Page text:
|HP Specter x360 15 (Core i7-10750H)||1237/5013||1102/5492||339||160||4676||2325||54 fps||60 fps|
|HP Envy x360 15 (AMD Ryzen7 5700U)||1198/6790||1258/8131||185||116||5419||902||20 fps||N / A|
|Dell XPS 15 OLED 2021 (Core i7-11800H)||1544/7692||1513/9979||509||101||6024||4540||50 fps||73 fps|
|MSI Creator Z16 (Core i7-11800H)||1540/7625||1444/9615||738||103||6486||6322||59 fps (1200p)||92 fps|
|LG gram 16 (Core i7-1165G7)||1573/5454||1394/4137||N / A||213||4827||1390||13 fps||n / A|
The Summit E16 Flip is equipped with the Nvidia GeForce RTX 3050 GPU, an entry-level graphics chip. It does well in the 3DMark Time Spy test, not too far behind the RTX 3050 Ti in the Dell XPS 15 and well ahead of the GTX 1650 Ti in the HP Specter x360 15. When testing the performance in some popular games, I found the Summit E16 Flip at 1080p or 1200p and moderate graphics settings a competent performer.
Fortnite hit 52 frames per second (fps) at 1200p and epic settings, behind the Specter x360 15 but ahead of the XPS 15 and competitive with the MSI Creator Z16 (with an RTX 3060). In Civilization VI, the Summit E16 Flip hit 62 fps at 1080p and ultra graphics, slightly ahead of the Specter x360 15 and behind the XPS 15 and Creator Z16, but not by much. MSI's 2-in-1 hit 43 fps at 1200p and high graphics, way behind the XPS 15 and Creator Z16, and it dropped from there as the resolution and graphics settings went up.
In Battlefield V, the Summit E16 Flip finally ran at 49 fps at 1200p and medium graphics, again clearly behind the XPS 15 and the Creator Z16, but still playable. Even at 1600p and ultra graphics, the Summit E16 Flip achieved 30 fps.
As long as you agree to the graphic quality limitation, you can play modern titles at 1080p or 1200p. It's not a gaming laptop, but it's not a bad entry-level device.
I criticized the Summit E13 Flip for its poor calibration, with colors and gamma that were far away. I noticed this when I was doing my tests and before I pulled out my colorimeter. With the display of the Summit E16 Flip, which looked very bright, with dynamic and natural colors and deep blacks, there were no such problems. And the large 16-inch display has the productivity-friendly 16:10 aspect ratio with a sufficiently sharp QHD + resolution (2,560 x 1,600). I really enjoyed using the display while doing my tests.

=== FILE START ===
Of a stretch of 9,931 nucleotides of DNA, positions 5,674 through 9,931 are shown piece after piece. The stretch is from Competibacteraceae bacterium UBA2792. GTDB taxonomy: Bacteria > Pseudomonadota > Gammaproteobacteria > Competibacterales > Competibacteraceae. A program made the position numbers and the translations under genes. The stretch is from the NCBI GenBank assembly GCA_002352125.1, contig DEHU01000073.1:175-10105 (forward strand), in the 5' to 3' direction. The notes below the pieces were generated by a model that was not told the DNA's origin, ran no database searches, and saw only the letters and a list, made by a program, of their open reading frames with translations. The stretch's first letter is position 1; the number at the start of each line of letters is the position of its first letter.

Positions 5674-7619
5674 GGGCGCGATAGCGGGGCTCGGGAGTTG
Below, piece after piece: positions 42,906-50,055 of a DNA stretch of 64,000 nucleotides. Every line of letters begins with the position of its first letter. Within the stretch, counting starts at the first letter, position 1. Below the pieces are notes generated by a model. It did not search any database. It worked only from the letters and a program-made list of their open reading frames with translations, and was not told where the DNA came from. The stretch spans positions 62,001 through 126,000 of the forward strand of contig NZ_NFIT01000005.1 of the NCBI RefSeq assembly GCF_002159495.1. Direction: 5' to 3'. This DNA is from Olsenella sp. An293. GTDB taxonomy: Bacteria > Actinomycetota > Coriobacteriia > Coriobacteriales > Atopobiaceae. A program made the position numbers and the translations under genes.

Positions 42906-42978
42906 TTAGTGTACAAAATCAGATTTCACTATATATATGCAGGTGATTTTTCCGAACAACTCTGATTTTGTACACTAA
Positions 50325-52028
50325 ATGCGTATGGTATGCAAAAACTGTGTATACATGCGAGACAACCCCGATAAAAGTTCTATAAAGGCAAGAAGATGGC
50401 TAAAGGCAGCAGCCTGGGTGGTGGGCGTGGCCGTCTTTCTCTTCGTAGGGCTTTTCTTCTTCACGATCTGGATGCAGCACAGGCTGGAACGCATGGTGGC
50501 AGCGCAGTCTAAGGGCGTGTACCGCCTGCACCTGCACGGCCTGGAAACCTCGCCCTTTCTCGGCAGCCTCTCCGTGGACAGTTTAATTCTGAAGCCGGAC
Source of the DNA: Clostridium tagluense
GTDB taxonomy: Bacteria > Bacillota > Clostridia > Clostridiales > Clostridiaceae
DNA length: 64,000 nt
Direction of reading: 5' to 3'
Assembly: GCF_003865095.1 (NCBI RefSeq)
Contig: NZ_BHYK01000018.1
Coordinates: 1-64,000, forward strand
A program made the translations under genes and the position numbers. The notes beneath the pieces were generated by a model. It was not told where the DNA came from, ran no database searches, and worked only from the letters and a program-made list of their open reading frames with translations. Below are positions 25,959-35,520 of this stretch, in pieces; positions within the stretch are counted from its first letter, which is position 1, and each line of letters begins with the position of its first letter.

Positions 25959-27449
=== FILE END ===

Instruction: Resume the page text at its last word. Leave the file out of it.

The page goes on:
I was not wrong with my impressions. According to my colorimeter, MSI picked an excellent IPS panel for the Summit E16 Flip and calibrated it much better. First, it was very bright at 482 nits, well above our 300 nit threshold. The colors were much wider than the average premium display at 89% of AdobeRGB (most displays are around 72%) and 100% of sRGB (with 95% close to average).
I discovered by accident that the display supports a refresh rate of 120 Hz.
The colors were also accurate with a Delta E of 1.12 (1.0 or less is considered excellent). The contrast of 1,140: 1 was above our threshold of 1,000: 1. This is much better than the IPS display of the HP Envy x360 15 with 270 nits, 71% Adobe RGB and 95% sRGB with an accuracy of 1.06 (slightly better) and a contrast ratio of 900: 1. Of course, the HP Specter x360 15 with its OLED display had even wider colors at 99% AdobeRGB and 100% sRGB, with an accuracy of 1.21 and an ink-black contrast ratio of 426,180: 1.
In an interesting twist, I discovered quite by accident that the display supports 120 Hz, although this is nowhere mentioned in the literature I received with the test device. I tried running Assassin's Creed Valhalla which wouldn't run properly and in Settings I noticed that the game was set to the non-native 60Hz by default.